with one mast, and rigged as a sloop.  Many of these vessels are used on an
    illicit trade, and others employed by the government to seize them; the
    latter of which are either under the direction of the Admiralty or
    Custom-house.
    
    
    SCHOONER
    A small vessel with two masts, whose main-sail and fore-Sail are suspended
    from gaffs reaching from the mast towards the stern; and stretched out below
    by booms, whose formost ends are hooked to an iron which clasps the mast so
    as to turn therein as upon an axis, when the afterends are swung from one
    side of the vessel to the other.
    
    
    BARK
    A general name given to small ships: it is however peculiarly appropriated
    by seamen to those which carry three masts without a mizzen-top-sail.  Our
    northern mariners, who are trained in the coal-trade, apply this distinction
    to a broad-stearned ship, which carries no ornamental figure on the stem or
    prow.
    
    BRIG or BRIGANTINE
    A merchant-ship with two masts.  This term is not universally confined to
    vessels of a particular construction, or which are masted and rigged in a
    method different from all others.  It is a variously applied, by the
    mariners of different European nations, to a peculiar sort of vessel of
    their own marine.
    
    Amongst English seamen, this vessel is distinguished by having her main-sail
    set nearly in the plane of the keel; whereas the main-sails of larger ships
    are hung athwart, or at right angles with the ship's length, and fastened to
    a yard which hangs parallel to the deck: but in a brig, the foremost edge of
    the main-sail is fastened in different places to hoops which encircle the
    main-mast, and slide up and down it as the sail is hoisted or lowered: it is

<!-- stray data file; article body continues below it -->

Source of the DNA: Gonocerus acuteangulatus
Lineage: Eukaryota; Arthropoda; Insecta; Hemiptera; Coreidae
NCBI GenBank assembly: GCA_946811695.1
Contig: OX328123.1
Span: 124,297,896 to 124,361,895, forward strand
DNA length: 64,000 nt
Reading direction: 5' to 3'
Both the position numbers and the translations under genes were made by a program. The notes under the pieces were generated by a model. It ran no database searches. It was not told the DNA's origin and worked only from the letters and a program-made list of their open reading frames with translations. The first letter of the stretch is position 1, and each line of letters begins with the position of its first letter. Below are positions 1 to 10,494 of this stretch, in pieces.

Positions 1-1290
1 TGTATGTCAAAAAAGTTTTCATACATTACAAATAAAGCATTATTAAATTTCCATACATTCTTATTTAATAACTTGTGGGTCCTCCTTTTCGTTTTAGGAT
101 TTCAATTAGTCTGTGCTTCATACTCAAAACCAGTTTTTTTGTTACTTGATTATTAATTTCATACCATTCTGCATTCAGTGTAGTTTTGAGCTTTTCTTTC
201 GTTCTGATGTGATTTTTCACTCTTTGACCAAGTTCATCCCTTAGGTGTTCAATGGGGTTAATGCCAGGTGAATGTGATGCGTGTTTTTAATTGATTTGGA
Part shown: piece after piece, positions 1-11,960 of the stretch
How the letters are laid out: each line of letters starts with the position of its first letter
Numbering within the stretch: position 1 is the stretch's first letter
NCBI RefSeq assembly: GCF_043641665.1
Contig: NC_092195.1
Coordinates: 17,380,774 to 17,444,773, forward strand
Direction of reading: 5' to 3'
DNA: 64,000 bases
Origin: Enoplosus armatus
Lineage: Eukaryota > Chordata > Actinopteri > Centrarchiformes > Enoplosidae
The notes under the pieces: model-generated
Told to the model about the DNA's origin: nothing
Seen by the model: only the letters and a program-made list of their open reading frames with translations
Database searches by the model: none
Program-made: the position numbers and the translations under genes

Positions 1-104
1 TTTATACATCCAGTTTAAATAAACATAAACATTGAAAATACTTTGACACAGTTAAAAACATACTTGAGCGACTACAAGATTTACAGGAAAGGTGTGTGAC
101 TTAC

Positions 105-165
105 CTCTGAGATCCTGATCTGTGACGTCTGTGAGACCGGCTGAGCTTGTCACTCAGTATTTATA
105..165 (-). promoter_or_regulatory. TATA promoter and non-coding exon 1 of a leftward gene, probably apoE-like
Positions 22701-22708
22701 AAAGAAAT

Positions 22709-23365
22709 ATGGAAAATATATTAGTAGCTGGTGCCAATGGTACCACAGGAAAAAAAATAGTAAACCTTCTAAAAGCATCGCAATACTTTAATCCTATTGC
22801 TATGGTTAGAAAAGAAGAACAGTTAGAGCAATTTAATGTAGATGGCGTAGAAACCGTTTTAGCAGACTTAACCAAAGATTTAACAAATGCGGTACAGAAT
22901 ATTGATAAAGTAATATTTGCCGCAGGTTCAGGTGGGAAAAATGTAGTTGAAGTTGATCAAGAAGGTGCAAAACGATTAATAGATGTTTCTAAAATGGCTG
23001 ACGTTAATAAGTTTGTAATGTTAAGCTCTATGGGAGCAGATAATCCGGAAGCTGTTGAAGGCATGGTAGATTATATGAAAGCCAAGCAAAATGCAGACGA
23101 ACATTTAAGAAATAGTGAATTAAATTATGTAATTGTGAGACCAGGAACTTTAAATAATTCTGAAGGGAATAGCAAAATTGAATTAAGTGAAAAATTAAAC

extended by a gaff above, and by a boom below.
    
    
    BILANDER
    A small merchant-ship with two masts.
    
    The Bilander is particularly distinguished from other vessels of two masts
    by the form of her mainsail, which is a sort of trapizia, the yard thereof
    being hung obliquely on the mast in the plane of the ship's length, and the
    aftmost of hinder end peeked or raised up to an angle of about 45 degrees,
    and hanging immediately over the stern; while the fore end slopes downward,
    and comes as far forward as the middle of the ship.  To this the sail is
    bent or fastened; and the two lower corners, the foremost of which is called
    the tack, and the aftmost the sheet, are afterwards secured, the former to a
    ring-bolt in the middle of the ship's length, and the latter to another in
    the taffarel.  The main-sails of larger ships are hung across the deck
    instead of along it, being fastened to a yard which hangs at right angles
    with the mast and the keel.
    
    Few vessels, however, are now rigged in this method, which has probably been
    found more inconvenient than several others.  It may not be improper to
    remark, that this name, as well as brigantine, has been variously applied in
    different parts of Europe to vessels of different sorts
    
    
    DOGGER
    A Dutch fishing-vessel navigated in the German ocean.  It is generally
    employed in the herring fishery, being equipped with two masts, viz. a
    main-mast and a mizen-mast, and somewhat resembling a ketch.